Dereliction of Duty (1997 book)

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Dereliction of Duty: Lyndon Johnson, Robert McNamara, The Joint Chiefs of Staff, and the Lies that Led to Vietnam
Dereliction of Duty (McMaster book).jpg
Author H. R. McMaster
Country United States
Language English
Subject Vietnam War
Publisher Harper Perennial
Publication date
September 2, 1997
Media type Print (Hardcover)
Pages 352
ISBN 0060187956

Dereliction of Duty: Lyndon Johnson, Robert McNamara, The Joint Chiefs of Staff, and the Lies that Led to Vietnam is a book written by then Major, currently National Security Advisor Lieutenant General H.R. McMaster, that presents a case indicting former U.S. President Lyndon B. Johnson and his principal civilian and military advisers for losing the Vietnam War.[1] The book was written as part of McMaster's Ph.D. thesis at University of North Carolina at Chapel Hill.[2]

Blame for leaders[edit]

McMaster blamed leaders in Washington for losing the Vietnam War, writing:

"The war in Vietnam was not lost in the field, nor was it lost on the front pages of The New York Times, or on the college campuses. It was lost in Washington, D.C., even before Americans assumed sole responsibility for the fighting in 1965 and before they realized the country was at war. . . . [It was] a uniquely human failure, the responsibility for which was shared by President Johnson and his principal military and civilian advisors."[3]

Other themes[edit]

The book examines the failure of Robert McNamara and U.S. President Lyndon B. Johnson's staff, alongside the military and particularly the Joint Chiefs of Staff, to provide a successful plan of action to pacify either a Viet Cong insurgency or decisively defeat the North Vietnamese Army.[4] McMaster details why military actions intended to indicate "resolve" or to "communicate" ultimately failed when trying to accomplish sparsely detailed, confusing, and conflicting military objectives. In his opinion, the military is to be used appropriately in order to meet objective military targets and goals.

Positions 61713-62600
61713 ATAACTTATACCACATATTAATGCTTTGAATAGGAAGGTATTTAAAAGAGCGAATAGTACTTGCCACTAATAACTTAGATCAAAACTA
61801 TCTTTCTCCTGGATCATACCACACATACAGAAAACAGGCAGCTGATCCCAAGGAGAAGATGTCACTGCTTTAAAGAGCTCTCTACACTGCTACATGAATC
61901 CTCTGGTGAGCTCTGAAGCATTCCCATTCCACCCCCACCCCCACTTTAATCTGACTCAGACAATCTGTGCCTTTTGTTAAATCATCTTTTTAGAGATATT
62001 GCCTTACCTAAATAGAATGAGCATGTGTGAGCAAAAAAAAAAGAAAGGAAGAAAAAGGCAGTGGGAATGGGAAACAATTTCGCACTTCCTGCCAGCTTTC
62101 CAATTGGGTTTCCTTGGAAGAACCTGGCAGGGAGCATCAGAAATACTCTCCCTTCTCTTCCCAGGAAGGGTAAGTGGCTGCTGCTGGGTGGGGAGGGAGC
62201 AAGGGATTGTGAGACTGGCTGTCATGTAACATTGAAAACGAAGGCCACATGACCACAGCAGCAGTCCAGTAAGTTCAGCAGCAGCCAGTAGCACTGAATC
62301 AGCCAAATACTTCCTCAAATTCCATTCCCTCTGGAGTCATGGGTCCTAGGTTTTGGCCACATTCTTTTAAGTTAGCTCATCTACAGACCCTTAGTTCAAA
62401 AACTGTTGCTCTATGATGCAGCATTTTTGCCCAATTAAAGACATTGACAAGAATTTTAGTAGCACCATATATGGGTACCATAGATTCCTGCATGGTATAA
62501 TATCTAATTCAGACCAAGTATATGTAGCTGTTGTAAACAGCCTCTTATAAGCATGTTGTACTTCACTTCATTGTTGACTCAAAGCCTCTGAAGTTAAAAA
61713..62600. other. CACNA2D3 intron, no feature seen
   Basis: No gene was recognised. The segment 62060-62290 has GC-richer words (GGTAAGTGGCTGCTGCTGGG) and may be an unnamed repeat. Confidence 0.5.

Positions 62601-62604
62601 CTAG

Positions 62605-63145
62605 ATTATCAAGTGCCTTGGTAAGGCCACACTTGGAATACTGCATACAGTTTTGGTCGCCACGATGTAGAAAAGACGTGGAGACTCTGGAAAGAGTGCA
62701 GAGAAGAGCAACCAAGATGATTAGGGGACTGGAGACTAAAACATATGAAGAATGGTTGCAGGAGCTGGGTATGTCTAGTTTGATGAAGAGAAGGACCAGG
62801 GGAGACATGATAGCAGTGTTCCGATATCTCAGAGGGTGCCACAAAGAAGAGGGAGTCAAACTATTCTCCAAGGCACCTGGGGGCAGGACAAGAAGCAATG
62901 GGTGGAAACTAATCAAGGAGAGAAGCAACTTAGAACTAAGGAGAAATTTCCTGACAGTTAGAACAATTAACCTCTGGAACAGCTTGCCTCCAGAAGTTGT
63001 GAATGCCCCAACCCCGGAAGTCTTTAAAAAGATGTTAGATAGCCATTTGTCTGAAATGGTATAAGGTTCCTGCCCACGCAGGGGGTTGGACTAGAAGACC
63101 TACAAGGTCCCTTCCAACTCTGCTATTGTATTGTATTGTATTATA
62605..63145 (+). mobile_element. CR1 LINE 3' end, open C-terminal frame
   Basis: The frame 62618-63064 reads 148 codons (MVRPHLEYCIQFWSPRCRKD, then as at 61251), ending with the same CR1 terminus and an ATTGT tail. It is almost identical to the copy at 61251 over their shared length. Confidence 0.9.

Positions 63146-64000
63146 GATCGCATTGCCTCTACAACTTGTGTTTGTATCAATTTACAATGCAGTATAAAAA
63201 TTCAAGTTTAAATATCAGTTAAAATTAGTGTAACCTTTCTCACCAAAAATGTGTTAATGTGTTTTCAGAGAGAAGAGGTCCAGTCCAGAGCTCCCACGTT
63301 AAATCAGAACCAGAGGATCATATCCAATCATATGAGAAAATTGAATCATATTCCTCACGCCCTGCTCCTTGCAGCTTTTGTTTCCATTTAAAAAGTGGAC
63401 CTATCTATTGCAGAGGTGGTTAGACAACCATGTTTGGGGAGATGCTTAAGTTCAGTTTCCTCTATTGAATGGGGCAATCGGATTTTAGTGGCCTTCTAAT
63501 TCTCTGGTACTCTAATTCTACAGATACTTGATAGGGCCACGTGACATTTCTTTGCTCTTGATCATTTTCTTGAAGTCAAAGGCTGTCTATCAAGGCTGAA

Unusual for an active-duty officer, McMaster scolded the U.S. government for its "arrogance, weakness, lying in pursuit of self-interest [and] abdication of responsibility to the American people."[5]

Retired Brigadier General Douglas Kinnard said that the book is built around examining and interpreting four ... key Washington decisions that were of major influence on the American involvement in Indochina:

  1. the August 1964 Gulf of Tonkin Resolution
  2. the February 1965 decision to conduct air strikes against North Vietnam
  3. the March 1965 decision to introduce American ground troops into Vietnam
  4. the July 1965 decisions to introduce substantial American forces while not mobilizing the reserves[3]

A review in The New York Times by military historian Ronald H. Spector praised many aspects of the book, but criticized the author's emphasis on the shortcomings of the Joint Chiefs of Staff in the outcome of the war, as opposed to the strengths of North Vietnamese military strategy and tactics.[2] Spector also notes that McMaster, like earlier authors, presented a picture of Lyndon B. Johnson as a President chiefly concerned about keeping Vietnam from becoming a political issue, and with his portrayal of Johnson's advisers as men possessing a distinctive combination of arrogance, deviousness and disdain for expertise different from their own.[2]


In a CNN report on Iraq in October 2006, the influence of the book in military circles is noted:

General Pace said he and the other joint chiefs were debriefing commanders just back from the front lines, including one colonel recognized as a rising star and creative thinker—Col H.R. McMaster, the author of 1997 book Dereliction of Duty, considered the seminal work on military's responsibility during Vietnam to confront their civilian bosses when strategy was not working.[6]


  1. ^ Gal Perl Finkel, US NATIONAL SECURITY ADVISER FACES CHALLENGES AT HOME AND ABROAD, The Jerusalem Post, February 22, 2017.
  2. ^ a b c Ronald H. Spector (20 July 1997). "Cooking Up a Quagmire". New York Times. Retrieved 20 November 2014. 
  3. ^ a b three book reviews in PARAMETERS, US Army War College Quarterly - Autumn 1997
  4. ^ Wirtz, James J. (1999). "A Review Essay of H. R. McMaster's Dereliction of Duty". Political Science Quarterly. 114 (1): 131–136. doi:10.2307/2657994. JSTOR 2657994 – via JSTOR. (Registration required (help)). 
  5. ^ Colonel Harry G. Summers, Jr., U.S. Army (ret.)
  6. ^ "Report: British Army chief calls for Iraq pullout" (13 October 2006). Retrieved 20 February 2017.

External links[edit]